Ok, ok – believe me, I’ve heard all the excuses, and mostly, from my own mouth. Or more accurately, my own mind-mouth

–I don’t have time. You do. In fact, you have more time that you think, if you cut out social media and mindless TV

–I don’t have any ideas. You do. Probably a notebook full of random things you’ve jotted down. Or pick a headline from a news story. Or write about that relative.

–I don’t have any support.  Actually you’ve got that, too, if you check out the online forums. Tell your family, roommates and work colleagues that you’re going to try this NaNo thing, and yeah, that might mean fewer nights hanging out, but only for 30 days, at the end of which you’ll have a good chunk of a first draft of a novel. Believe me, you’ll find your tribe, get support and have fun.  I guarantee that you won’t regret it. 

So join us – The world needs your novel!


This post was originally sent as a NaNoWriMo Week 1 Pep Talk to the USA: New Hampshire Region and published on the NH Writers Project Blog on November 1. 


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Writing Prompt Wednesday: Inspiration

It’s Writing Prompt Wednesday and week two of July’s Camp NaNoWriMo, that 30-day writing challenge when you set your own word count goal. How’s everyone doing? If you’re stuck, sometimes it helps to mine story ideas from the real life news.

gay space colonies

Photo credit Rocky Mountain Mike

For example, back in May 2016, Texas Congressman Louie Gohmert gave a speech against sending gay couples up in space if NASA were ever to move forward with a space colony after an apocalyptic event on Earth. He claims gay couples wouldn’t help propagate.  He also rambles a lot in his 4:47 clip.  So many angles on this story folks!  So. Many. Angles. It’s worth a quick view while you take a break from Pokemon Go.

Need more proof of the wealth of creative fodder this story offers? Give a listen to this brief tune “Gay Space Colonies” by Rocky Mountain Mike.  Inspired.


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A to Z Blogging Challenge: Q, Quality or Quantity?

neil gaimanEvery November I participate in National Novel Writing Month, aka NaNoWriMo, during which participants challenge themselves to write the first draft of a 50,000 word novel in thirty days.  I also serve as the Municipal Liaison for my state (=author wrangler, pep talker and Master of the event calendar).  Some Wrimos are plotters – they’ve spend the other 11 months  of the year plotting an outline of their Nano Novel, while other Wrimos are pantsers – they plunge in at midnight November 1st frantically typing anything that pops out of their fingertips.  Both types of Wrimos start off strong, but because it’s hard to write 1667 words a day if you’re out of the habit,  inevitably, the chatter on the NaNoWriMo forums turns to a discussion about word count, sludge and major manuscript padding.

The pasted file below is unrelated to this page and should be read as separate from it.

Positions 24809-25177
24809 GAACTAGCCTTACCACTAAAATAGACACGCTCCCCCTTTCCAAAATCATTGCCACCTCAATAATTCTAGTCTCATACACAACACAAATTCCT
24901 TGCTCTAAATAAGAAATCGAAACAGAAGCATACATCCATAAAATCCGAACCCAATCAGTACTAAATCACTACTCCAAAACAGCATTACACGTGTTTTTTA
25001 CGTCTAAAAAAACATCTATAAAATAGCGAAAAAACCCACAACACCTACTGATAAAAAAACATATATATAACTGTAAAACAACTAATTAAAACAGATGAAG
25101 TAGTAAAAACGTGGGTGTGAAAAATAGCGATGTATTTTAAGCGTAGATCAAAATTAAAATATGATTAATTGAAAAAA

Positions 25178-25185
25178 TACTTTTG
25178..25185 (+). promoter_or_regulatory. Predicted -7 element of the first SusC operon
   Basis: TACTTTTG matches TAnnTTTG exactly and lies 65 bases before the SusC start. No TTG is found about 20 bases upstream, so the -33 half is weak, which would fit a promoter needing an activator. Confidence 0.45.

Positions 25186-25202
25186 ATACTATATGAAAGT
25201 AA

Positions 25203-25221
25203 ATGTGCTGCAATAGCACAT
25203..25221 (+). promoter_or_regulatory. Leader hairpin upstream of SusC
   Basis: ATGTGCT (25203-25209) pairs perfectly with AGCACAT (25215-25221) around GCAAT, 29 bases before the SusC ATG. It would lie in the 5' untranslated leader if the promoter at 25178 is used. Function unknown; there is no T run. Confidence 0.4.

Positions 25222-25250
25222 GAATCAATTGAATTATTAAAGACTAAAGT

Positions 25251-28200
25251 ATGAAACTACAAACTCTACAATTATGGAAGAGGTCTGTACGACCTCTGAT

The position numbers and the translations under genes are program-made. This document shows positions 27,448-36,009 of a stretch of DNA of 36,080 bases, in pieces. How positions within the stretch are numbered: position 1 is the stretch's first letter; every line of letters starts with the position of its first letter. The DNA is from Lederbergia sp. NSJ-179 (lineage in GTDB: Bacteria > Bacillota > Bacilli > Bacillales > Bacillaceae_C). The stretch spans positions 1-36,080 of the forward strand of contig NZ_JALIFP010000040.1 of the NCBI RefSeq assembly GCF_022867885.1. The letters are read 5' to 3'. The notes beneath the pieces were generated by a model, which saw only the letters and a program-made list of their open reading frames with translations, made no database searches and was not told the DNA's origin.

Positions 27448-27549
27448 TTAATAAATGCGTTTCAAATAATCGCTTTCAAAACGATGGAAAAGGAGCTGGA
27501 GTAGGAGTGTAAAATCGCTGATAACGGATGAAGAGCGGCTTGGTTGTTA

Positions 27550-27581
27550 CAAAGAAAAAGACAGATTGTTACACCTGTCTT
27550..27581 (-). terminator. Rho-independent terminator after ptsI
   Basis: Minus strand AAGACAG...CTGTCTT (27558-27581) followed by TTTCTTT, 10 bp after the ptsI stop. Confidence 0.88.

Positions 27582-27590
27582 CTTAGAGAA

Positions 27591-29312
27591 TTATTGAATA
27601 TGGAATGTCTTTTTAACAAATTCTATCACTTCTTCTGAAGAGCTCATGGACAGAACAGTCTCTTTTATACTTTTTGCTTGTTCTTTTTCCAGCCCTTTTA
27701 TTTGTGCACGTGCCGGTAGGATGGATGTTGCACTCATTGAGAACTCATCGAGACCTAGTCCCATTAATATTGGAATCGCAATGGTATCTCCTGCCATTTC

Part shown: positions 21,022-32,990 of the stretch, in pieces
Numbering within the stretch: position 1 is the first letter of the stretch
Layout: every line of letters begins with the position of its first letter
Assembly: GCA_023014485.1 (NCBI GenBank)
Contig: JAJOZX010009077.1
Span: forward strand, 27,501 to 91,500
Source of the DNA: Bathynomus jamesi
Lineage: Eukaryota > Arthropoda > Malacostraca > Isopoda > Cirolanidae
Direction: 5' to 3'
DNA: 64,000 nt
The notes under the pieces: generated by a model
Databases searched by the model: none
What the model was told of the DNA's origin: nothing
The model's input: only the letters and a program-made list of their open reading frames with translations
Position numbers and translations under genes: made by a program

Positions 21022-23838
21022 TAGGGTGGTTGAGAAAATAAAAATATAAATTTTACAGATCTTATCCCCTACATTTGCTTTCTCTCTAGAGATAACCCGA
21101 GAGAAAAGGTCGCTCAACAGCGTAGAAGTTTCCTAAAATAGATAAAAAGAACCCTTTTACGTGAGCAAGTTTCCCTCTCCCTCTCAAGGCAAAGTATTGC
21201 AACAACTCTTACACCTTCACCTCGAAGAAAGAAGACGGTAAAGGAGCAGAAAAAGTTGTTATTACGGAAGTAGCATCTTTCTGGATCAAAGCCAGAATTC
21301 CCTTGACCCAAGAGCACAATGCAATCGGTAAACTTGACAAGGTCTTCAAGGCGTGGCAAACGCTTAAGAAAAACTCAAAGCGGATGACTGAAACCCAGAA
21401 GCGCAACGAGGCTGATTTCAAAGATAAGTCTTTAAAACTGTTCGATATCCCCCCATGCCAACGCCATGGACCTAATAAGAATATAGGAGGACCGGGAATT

To be successful during NaNoWriMo, you have to suspend your disbelief, withholding judgement on the quality of the work, while focusing on churning out quantity.  For the plotter or the panster, NaNoWriMo is all about pushing through writer’s block and forcing your characters to make a decision that moves the story forward.  Sure it could be crap, but sometimes writing sludge will get you to the other side of something or unravel a puzzle or spark an idea that you hadn’t considered before.  One of my writing teachers encouraged us to develop a daily writing habit (aargh! there’s that darn journal cropping up again) because it was like turning on the water in a faucet that hadn’t been used in a long while.  Daily writing is like letting the brown water flow until eventually it runs clear.

I liked this quote from Neil – but I have yet to find a quote I don’t like from Neil – because he really puts some good perspective on the whole excruciating process, don’t you think?

During April, I’m participating in The A to Z Blogging Challenging, blogging 26 days of the month on writing topics while systematically moving through the alphabet. The goal is to develop a more regular blogging habit and network with other bloggers.  Join us!


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Writing Prompt Wednesday: Caption This

do it storyCamp NaNoWriMo is a modified version of National Novel Writing Month that will take place in April. It’s a free online event that encourages you to shake off the winter blues and get back into your novel!  Participants can set their own word goals, join a virtual tent of fellow campers and work on any project they choose.  Some of you Wrimos may be familiar with a plot device known as “The Traveling Shovel of Death” which can be pretty handy to increase your novel’s word count if the TSoD shows up in your book!  I saw this picture and I wondered how useful it might be for Camp NaNoWriMo…  What do you think folks?  What would your MC do if they came across an axe emblazoned with the message DO IT?